:33:05.:33:13.

have to be female. Coming out of this movement there is a conscious

:33:14.:33:18.

stream of superiority between Muslims and non-Muslims. Look at

:33:19.:33:25.

this quote. He is a well-known picture in this country.

:33:26.:33:42.

That is what he wants to stop. I disagree with that. We believe we

:33:43.:33:54.

live in this society and Muslims in any society of the world, and they

:33:55.:34:00.

have historically lived as minorities in many countries... You

:34:01.:34:05.

would this associate yourself from that? Why do you allow people like

:34:06.:34:12.

that to be affiliated to you? The requirement is for any organisation

:34:13.:34:19.

to be affiliated is that they are bound by the Charity commission's

:34:20.:34:23.

rules and regulations. We only accept those who are under the law

:34:24.:34:31.

of this country. This is a matter of taste. Let me move on to a bigger

:34:32.:34:39.

issue. In 2009 you signed the Istanbul dash-mac the Istanbul

:34:40.:34:46.

declaration was signed. Do you still support it? No, we never signed it

:34:47.:34:57.

or supported it. One of your leading lights signed it. In the media

:34:58.:35:06.

mainstream he defended his position. You have this associated yourself

:35:07.:35:12.

from it? What is wrong with that? I am not sure about the declaration

:35:13.:35:20.

because we disassociated ourselves. Before reading it? We did not sign

:35:21.:35:29.

it. You have not read it? I do not know all the aspects of the

:35:30.:35:35.

declaration, but at the time in the national newspapers and media there

:35:36.:35:45.

was a discussion and a debate and it was highlighted that that was not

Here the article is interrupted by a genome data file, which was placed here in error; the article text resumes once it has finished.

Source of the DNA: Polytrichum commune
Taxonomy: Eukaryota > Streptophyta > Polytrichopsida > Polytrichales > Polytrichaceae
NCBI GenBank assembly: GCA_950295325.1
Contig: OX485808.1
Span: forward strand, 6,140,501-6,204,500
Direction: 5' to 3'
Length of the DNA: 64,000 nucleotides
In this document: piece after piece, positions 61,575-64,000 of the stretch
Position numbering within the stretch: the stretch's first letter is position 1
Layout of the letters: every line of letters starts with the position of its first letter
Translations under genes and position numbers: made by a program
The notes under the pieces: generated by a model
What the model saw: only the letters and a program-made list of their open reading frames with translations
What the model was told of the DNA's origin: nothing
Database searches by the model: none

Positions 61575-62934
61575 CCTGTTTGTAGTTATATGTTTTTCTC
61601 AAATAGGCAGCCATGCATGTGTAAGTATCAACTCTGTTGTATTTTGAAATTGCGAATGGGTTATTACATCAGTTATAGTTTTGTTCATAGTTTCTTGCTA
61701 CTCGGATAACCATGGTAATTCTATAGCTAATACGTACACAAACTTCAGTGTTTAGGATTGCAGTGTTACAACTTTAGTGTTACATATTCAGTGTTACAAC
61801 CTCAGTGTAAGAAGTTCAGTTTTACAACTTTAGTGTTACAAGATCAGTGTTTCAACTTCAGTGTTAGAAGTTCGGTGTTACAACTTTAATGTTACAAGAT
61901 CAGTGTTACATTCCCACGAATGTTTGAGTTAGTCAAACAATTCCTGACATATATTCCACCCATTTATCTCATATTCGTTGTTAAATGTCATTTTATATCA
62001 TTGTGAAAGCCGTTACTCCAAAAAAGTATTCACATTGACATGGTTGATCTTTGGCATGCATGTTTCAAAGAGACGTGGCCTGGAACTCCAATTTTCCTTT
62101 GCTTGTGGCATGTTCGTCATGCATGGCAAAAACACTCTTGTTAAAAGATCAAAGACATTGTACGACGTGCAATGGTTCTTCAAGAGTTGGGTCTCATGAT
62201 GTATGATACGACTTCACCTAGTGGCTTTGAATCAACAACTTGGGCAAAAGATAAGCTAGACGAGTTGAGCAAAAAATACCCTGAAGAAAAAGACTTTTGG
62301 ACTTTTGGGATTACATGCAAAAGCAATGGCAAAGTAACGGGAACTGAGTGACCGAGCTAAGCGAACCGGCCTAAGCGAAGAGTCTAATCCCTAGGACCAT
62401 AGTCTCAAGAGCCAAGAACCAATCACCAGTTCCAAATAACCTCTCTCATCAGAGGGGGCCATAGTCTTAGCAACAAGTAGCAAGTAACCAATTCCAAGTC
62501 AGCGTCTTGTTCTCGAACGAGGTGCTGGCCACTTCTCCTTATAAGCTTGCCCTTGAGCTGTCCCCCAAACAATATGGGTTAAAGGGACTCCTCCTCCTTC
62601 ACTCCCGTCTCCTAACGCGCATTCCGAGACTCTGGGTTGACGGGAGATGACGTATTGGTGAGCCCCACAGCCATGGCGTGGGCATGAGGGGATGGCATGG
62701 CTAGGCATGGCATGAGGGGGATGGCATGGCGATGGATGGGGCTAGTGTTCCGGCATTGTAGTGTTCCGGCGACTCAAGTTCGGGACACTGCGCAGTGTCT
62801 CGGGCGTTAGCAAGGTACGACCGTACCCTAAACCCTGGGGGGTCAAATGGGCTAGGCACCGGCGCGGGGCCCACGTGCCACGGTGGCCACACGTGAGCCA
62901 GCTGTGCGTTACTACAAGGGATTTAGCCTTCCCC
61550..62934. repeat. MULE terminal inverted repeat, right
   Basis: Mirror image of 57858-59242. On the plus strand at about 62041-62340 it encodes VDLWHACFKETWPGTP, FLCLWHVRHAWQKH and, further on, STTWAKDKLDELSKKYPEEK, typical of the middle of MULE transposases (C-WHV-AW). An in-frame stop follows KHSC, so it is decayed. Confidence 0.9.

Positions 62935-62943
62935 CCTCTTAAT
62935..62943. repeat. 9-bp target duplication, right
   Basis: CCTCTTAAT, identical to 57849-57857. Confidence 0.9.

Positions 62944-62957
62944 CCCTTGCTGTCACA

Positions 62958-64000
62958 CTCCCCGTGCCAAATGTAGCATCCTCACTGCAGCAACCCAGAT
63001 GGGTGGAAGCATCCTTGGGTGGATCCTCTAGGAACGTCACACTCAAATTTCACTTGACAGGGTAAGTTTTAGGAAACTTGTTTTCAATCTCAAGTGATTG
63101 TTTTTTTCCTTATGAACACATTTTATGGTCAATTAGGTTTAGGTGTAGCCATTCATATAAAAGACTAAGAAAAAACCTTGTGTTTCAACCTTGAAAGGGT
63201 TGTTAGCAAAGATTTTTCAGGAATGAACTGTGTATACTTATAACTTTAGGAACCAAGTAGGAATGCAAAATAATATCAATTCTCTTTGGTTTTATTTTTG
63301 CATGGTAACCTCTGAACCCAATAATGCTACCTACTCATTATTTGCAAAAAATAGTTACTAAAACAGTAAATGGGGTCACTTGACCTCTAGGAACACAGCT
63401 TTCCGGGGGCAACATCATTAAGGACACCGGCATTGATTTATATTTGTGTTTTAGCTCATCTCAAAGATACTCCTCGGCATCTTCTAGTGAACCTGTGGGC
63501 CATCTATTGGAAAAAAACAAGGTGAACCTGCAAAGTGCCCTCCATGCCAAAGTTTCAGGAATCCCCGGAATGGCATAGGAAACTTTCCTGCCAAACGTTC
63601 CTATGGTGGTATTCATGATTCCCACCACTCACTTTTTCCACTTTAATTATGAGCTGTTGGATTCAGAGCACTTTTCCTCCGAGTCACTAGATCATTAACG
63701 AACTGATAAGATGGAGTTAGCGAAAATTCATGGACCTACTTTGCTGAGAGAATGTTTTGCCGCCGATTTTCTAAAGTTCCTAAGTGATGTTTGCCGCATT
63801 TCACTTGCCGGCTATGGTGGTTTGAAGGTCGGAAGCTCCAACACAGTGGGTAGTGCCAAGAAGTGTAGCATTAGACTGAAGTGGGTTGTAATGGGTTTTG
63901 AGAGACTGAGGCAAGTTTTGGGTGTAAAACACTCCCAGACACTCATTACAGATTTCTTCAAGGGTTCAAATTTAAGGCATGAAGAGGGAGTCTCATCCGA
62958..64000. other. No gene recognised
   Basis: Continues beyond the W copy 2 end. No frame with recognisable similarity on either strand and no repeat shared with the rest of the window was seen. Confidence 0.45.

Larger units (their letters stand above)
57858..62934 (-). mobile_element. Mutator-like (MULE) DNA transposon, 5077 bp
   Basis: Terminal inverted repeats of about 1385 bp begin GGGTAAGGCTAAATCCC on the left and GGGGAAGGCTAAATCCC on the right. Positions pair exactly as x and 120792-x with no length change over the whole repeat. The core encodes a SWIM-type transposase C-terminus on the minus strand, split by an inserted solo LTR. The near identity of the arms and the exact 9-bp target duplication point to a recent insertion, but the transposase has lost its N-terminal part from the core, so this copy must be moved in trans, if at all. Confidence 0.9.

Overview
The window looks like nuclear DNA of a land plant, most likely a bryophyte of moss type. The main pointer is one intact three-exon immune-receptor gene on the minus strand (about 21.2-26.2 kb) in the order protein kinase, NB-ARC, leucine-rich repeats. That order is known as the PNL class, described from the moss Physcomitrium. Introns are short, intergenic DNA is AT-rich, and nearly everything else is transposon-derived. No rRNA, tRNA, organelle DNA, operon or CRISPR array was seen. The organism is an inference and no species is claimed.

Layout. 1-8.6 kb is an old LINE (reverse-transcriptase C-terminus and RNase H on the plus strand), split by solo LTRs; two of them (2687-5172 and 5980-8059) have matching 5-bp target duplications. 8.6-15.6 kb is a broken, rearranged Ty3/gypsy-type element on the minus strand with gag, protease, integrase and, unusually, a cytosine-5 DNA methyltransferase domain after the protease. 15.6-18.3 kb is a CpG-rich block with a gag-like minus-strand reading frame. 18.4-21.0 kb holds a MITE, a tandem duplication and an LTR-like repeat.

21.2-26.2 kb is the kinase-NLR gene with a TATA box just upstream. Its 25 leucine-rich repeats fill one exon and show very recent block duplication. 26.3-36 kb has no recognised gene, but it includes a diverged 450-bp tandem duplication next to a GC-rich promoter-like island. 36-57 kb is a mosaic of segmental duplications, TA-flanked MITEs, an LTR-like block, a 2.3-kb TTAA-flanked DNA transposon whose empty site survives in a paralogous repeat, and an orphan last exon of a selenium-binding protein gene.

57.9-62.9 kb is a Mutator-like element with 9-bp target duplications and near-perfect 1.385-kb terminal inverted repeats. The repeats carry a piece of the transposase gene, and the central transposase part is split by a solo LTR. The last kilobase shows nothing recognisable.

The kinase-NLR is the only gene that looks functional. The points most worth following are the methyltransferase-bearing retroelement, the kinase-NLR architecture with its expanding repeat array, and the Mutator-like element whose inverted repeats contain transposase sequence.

:35:46.:35:52.

what was meant by the declaration. When did you decide so is the

:35:53.:35:56.

yourself from the declaration? From day one. We never signed it. The

:35:57.:36:06.

East London Mosque which you are personally closely associated with

:36:07.:36:09.

is the venue for a number of extremist speakers, who espoused

:36:10.:36:21.

extremist positions. In 2009 the mosque posted a video and

:36:22.:36:26.

presentation by somebody described by the UN Security Council as an

:36:27.:36:31.

Al-Qaeda leader supporter. Another speaker described Christians and

:36:32.:36:35.

Jews as Phil. You have had a jihad is supporter of the Taliban there.

:36:36.:36:40.

Why do you do nothing to stop extremists like that at this mask

:36:41.:36:49.

with which you are associated with? We do not have anything to do with

:36:50.:36:53.

any rhetoric that condones or supported violence. We issue

:36:54.:36:59.

guidelines and the mosque itself is a registered charity which has its

:37:00.:37:04.

own rules and regulations, but it is a very large mosques and lots of

:37:05.:37:08.

organisations book and come and told their gatherings. We rent out the

:37:09.:37:14.

facilities. You were prepared to speak alongside a man who saluted

:37:15.:37:27.

suicide bombers, and said 9/11 was a Zionist conspiracy. Why would you

:37:28.:37:32.

share a platform like that? I did not share a platform like that.

:37:33.:37:36.

Different organisations come and have conferences here. Why did you

:37:37.:37:44.

agree? I did not agree with that. I completely reject that. When you add

:37:45.:37:53.

all this up the attitude to women, the alliance with the most

:37:54.:37:59.

fundamentalist Islamic mosques, the toleration of intolerant views, a

:38:00.:38:03.

willingness for you to be counted among them, why should anybody of

:38:04.:38:08.